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Ryan Eagle Talks with Tea Leoni
Of John Dahl's You Kill Me
2007 Tribeca Film Festival

Read Ryan's Review of the Film

 

I caught up with Téa Leoni at The Gansevoort Hotel recently to discuss her new film You Kill Me. In it, Leoni plays Laurel, an acerbic woman who has found her match in an alcoholic hit man named Frank (Ben Kingsley). She talked to me about the nature of subtlety in film, what she hates about relationships in life and in the movies, and about an unfulfilled childhood dream job. -Ryan Eagle


Tea Leoni and Ben Kingsley in You Kill Me


Ryan Eagle: You’ve done comic roles in the past and both you and Ben Kingsley are extremely versatile to say the least, still neither of you really spring to mind when someone says “comic actor.” In You Kill Me the deadpan exchanges between you guys were really funny and really captivating. So I’m wondering if you got the feeling that the humor would pop once you two started working together? Did it come naturally or was it something that you had to cultivate?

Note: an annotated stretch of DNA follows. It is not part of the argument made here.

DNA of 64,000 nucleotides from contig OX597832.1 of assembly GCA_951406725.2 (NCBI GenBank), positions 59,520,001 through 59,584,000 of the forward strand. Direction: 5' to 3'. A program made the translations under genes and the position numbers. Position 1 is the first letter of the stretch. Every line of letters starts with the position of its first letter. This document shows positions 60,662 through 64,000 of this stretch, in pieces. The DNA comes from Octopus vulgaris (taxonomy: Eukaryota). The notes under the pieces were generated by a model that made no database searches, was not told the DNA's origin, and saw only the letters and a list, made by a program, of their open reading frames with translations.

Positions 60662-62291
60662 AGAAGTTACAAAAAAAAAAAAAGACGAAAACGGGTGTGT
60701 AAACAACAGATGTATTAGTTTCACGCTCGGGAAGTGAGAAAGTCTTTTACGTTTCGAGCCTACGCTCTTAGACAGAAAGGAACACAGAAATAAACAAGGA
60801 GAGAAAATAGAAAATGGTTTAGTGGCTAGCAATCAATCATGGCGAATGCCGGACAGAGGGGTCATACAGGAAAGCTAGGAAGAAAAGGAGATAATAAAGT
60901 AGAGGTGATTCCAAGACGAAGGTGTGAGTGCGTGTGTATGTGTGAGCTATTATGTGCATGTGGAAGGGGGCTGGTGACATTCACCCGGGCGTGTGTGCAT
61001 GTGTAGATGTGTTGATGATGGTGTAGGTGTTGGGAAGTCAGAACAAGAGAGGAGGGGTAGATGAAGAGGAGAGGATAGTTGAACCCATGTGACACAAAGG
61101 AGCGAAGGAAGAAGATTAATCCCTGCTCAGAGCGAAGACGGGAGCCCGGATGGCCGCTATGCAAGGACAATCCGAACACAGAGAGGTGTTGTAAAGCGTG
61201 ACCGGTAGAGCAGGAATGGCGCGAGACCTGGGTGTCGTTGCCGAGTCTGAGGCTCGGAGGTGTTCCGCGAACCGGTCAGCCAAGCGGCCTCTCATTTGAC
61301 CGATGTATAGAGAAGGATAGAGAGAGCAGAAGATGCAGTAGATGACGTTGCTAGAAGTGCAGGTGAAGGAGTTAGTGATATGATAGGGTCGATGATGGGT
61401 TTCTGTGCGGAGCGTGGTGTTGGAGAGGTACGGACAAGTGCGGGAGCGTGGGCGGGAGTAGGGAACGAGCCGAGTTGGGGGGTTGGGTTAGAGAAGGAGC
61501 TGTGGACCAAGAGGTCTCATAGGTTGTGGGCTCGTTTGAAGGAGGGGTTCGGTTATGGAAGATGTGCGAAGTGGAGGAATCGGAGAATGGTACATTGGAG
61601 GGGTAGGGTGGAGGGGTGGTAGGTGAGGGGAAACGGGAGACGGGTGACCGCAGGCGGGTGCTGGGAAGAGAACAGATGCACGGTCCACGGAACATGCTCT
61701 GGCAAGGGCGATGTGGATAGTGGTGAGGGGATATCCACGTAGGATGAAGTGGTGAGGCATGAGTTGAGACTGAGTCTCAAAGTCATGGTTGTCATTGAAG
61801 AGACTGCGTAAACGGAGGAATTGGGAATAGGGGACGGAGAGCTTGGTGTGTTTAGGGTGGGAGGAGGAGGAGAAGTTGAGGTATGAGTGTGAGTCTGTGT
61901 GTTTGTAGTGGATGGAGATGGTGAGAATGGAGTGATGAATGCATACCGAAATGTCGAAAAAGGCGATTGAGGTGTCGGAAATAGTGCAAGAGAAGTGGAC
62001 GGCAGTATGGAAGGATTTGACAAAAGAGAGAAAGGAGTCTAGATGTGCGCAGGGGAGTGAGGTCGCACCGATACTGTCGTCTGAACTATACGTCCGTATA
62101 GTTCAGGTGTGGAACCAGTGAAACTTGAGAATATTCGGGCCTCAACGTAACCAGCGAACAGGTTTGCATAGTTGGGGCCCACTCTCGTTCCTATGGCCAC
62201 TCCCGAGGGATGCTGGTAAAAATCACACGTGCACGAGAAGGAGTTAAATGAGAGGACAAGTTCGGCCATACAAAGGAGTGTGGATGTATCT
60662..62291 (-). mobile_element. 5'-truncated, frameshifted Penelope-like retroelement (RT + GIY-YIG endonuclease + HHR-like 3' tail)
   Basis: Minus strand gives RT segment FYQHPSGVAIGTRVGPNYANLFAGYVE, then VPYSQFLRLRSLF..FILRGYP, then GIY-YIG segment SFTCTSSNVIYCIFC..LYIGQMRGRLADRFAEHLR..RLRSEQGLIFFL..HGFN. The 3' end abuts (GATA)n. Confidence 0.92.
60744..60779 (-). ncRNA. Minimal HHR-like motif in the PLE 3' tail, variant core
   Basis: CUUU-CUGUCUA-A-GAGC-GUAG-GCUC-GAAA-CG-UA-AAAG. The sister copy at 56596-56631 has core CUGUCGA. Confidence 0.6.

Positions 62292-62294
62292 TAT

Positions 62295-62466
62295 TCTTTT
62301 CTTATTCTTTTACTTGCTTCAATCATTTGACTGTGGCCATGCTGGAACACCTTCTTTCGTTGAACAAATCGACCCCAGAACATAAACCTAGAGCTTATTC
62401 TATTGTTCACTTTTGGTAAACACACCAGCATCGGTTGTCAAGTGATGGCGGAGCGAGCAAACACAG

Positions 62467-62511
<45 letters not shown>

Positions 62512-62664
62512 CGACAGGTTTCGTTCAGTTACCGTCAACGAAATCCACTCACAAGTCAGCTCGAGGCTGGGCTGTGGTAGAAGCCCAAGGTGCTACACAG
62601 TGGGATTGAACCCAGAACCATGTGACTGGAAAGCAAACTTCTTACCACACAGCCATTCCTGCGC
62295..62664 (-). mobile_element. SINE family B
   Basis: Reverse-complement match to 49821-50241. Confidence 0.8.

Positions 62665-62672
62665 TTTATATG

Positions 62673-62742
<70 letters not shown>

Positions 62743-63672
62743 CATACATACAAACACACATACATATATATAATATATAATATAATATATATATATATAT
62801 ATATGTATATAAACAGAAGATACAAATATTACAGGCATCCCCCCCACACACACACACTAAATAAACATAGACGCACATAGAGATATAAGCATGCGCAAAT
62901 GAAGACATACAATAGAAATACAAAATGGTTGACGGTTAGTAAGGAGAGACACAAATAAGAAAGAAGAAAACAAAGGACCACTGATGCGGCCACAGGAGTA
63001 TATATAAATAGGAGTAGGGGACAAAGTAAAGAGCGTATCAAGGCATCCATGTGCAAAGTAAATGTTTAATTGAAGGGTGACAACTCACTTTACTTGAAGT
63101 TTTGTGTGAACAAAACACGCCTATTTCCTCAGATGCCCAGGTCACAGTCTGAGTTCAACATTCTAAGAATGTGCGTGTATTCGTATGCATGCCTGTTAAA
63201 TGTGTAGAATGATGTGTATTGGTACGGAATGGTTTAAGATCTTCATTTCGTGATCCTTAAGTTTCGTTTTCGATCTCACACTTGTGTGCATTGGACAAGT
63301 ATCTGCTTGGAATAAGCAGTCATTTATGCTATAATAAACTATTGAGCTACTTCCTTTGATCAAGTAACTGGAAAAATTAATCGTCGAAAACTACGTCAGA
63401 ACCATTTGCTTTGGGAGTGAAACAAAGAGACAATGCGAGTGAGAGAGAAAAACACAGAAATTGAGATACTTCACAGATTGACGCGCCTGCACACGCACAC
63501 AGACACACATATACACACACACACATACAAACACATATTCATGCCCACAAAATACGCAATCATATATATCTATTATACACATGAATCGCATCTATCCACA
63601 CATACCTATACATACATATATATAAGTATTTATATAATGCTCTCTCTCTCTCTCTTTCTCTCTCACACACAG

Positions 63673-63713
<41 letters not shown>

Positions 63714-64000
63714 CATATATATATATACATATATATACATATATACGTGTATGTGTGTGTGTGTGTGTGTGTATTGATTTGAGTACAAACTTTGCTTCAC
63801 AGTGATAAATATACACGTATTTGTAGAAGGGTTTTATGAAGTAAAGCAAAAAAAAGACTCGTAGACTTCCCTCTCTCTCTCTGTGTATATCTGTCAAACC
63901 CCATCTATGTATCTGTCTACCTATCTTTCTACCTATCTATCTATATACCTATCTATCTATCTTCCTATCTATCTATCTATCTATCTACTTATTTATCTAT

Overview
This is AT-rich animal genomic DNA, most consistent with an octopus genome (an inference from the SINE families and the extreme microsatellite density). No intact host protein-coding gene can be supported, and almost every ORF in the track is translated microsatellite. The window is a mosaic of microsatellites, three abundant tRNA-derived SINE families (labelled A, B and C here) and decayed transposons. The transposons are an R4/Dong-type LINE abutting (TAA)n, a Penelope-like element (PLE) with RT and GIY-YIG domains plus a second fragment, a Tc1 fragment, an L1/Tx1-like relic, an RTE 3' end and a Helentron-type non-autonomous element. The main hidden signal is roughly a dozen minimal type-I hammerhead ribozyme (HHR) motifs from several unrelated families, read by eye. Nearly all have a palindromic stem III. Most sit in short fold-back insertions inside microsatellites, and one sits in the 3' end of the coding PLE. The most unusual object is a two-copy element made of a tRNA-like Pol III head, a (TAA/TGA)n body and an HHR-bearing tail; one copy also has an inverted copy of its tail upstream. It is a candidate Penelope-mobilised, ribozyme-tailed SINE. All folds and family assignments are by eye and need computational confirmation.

Tea Leoni: I think that the script clearly indicated that there would be some funny…some funny! And I think Ben is certainly one of those actors that because Gandhi might be the first thing that comes to mind, people don’t think he’s going to be as funny as he is. But he has a very good ear for comedy, especially in character. Because I think he’s so willing to be vulnerable and the best part of funny is someone who’s distracted – who is so focused on some sort of self-consumption that they get caught off guard, you know? And he has this sort of delightful boyishness about him that gave a gentleness to what otherwise is pretty dark with some pretty dark circumstances in the film. I never felt like – oh, we need to go back and try and make that funny. Definitely not. I don’t think even in a film like this that it ever works that way. There were times that we did actually find – that’s not a funny scene. And John [Dahl] would very graciously say, “Well then that’s not a funny scene,” not willing to go in and hack around with it in order to get a laugh. That’s the comfort that comes with a dark comedy because it means that the dark is so acceptable that you can miss a joke – inadvertently or on purpose – and it can still work. It just becomes something else that is appropriate.